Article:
In light of a recent snow storm (or rather storms), we decided to take advantage of the abundance of fresh snow and head up north to spend our Family Day long weekend here in Ontario. We visited Arrowhead Provincial Park and the neighbouring Algonquin Provincial Park, which both boast of hosting a variety of winter activities, including: skating, snowshoeing, and cross-country skiing.
We flew into Calgary at the end of August to embark on a twelve-day road trip across six national parks: Glacier in Montana; Waterton, Banff and Jasper in Alberta; and Yoho and Kootney in British Columbia. Yoho And Kootenay are nestled right beside Banff and Jasper in eastern British Columbia and together these four national parks, along with three nearby provincial parks, form the Canadian Rocky Mountain Parks World Heritage Site.
Bon Echo Provincial Park is located in southeastern Ontario and is situated along several lakes, including Mazinaw Lake - the seventh deepest lake in the province. For years we've been saying we'd like to visit Bon Echo, in large part because it's located close by K's family cabin. So this year we finally made it happen. While there are just over 500 car camping sites to choose from in this provincial park, we booked one of the 25 coveted canoe-in campsites located in the backcountry on Joe Perry Lake.
The Fathom Five National Marine Park is located right off the rocky shores of Tobermory and boasts of being one of best fresh water dive sites in the world. This underwater playground consists of 22 shipwrecks and a variety of neat geological features such as caves, cliffs and overhangs. While the pristine turquoise waters of Georgian Bay offers phenomenal visibility for fresh water diving, the only catch is that the water is cold. Very cold.
Niagara is referred to the honeymoon capital of the world. It is perhaps best known for it's waterfall that shares the same name as its city - Niagara Falls. Although technically Niagara Falls refers to three waterfalls: Bridal Veil Falls, American Falls, and (the most famous of the three) Horseshoe Falls. Collectively they form one of the largest waterfall networks on the planet.
Even though Newfoundland is a part of Canada, with its charming and friendly culture and a more relaxed pace of life, you can't help but feel like you are in an entirely different country. They even have their own time zone (an hour and a half ahead of Eastern Standard Time). Sure, the weather is predictably unpredictable and there are wind warnings on the regular, but the scenery out on The Rock is hauntingly breathtaking.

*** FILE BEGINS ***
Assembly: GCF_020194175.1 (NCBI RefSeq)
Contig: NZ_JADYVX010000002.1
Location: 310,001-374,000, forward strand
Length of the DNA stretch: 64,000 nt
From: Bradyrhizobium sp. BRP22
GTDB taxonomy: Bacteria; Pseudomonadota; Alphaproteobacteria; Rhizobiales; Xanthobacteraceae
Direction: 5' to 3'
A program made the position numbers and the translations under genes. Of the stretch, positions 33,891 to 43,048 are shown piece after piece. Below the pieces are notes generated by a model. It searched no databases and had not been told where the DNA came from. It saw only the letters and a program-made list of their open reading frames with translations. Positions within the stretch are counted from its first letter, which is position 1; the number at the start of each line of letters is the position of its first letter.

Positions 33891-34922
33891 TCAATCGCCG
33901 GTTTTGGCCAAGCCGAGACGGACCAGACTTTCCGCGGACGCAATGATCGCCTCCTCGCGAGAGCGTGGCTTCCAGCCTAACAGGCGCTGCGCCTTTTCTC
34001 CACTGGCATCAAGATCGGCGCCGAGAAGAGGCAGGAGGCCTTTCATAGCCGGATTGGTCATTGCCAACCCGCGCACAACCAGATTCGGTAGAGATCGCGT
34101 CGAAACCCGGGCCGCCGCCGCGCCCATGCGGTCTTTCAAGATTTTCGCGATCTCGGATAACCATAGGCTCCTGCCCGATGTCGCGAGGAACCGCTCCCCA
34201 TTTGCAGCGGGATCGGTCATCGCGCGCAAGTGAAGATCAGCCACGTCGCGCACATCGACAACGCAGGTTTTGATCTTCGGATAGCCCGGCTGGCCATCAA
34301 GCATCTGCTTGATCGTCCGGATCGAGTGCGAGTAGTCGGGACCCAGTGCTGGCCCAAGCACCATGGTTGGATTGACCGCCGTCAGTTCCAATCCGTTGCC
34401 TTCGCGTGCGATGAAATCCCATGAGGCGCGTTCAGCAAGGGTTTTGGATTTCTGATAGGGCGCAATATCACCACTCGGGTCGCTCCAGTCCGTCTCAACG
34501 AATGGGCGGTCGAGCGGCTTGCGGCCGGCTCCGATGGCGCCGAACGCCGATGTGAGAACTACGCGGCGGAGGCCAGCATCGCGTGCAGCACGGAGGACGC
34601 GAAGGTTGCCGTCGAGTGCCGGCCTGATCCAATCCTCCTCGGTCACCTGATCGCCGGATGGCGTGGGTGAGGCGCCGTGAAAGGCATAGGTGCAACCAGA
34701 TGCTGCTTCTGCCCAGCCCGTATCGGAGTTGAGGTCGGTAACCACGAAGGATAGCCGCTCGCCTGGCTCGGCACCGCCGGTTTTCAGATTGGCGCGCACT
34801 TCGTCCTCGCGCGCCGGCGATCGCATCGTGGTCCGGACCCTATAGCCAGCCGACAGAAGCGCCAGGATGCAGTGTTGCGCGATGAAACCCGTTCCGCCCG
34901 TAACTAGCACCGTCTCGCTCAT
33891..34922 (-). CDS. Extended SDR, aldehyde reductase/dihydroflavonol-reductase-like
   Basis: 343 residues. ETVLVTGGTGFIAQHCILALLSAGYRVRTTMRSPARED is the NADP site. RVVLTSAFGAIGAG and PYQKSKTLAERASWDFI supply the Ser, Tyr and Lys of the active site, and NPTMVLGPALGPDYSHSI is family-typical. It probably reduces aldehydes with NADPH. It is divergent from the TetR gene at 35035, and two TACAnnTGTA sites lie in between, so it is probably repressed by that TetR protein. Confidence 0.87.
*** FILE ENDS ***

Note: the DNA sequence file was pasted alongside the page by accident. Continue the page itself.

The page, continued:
Every winter Ottawa hosts Winterlude - a three-week festival to celebrate winter. The city is transformed into a winter wonderland with ice and snow sculptures scattered around the downtown core. But its main draw is the Rideau Canal Skateway. At 7.8 kilometres long, when completely frozen, it forms the largest skating rink the world. We visited Ottawa during Winterlude two years ago. But due to an extreme cold warning (we're talking -42°C with the windchill) we were unable to spend much time outdoors let alone skate on the canal. So this year we were ready for a second chance.
Blue Mountain is the largest "mountain" in southern Ontario and is situated along the highest part of the Niagara Escarpment. Due to its sheer size and placement along Ontario's snowbelt region, every winter thousands of people flock up to the Blue Mountains to alpine ski. But there are a few options in the area for cross-country skiing.
The Bruce Peninsula is a ruggedly scenic peninsula in Ontario that is bordered between Lake Huron and Georgian Bay. The Bruce Peninsula National Park is nestled along the northern part of this peninsula. And a large section of the Bruce Trail (an 885km trail that runs along the Niagara Escarpment from Niagara to Tobermory) that cuts through this national park offers phenomenal views of jagged cliffs, rugged rock formations, and overlooks the crystal clear turquoise waters of Georgian Bay.
With its European stye feel and traditional style poutine we were excited to brush up on our français and travel to the largest French speaking province in all of Canada. We visited for four days at the end of November. Sure, the temperature was a little on the chilly side. But the light layer of snow coupled with all the holiday decorations and lights transformed Montreal and Quebec into a magical winter wonderland.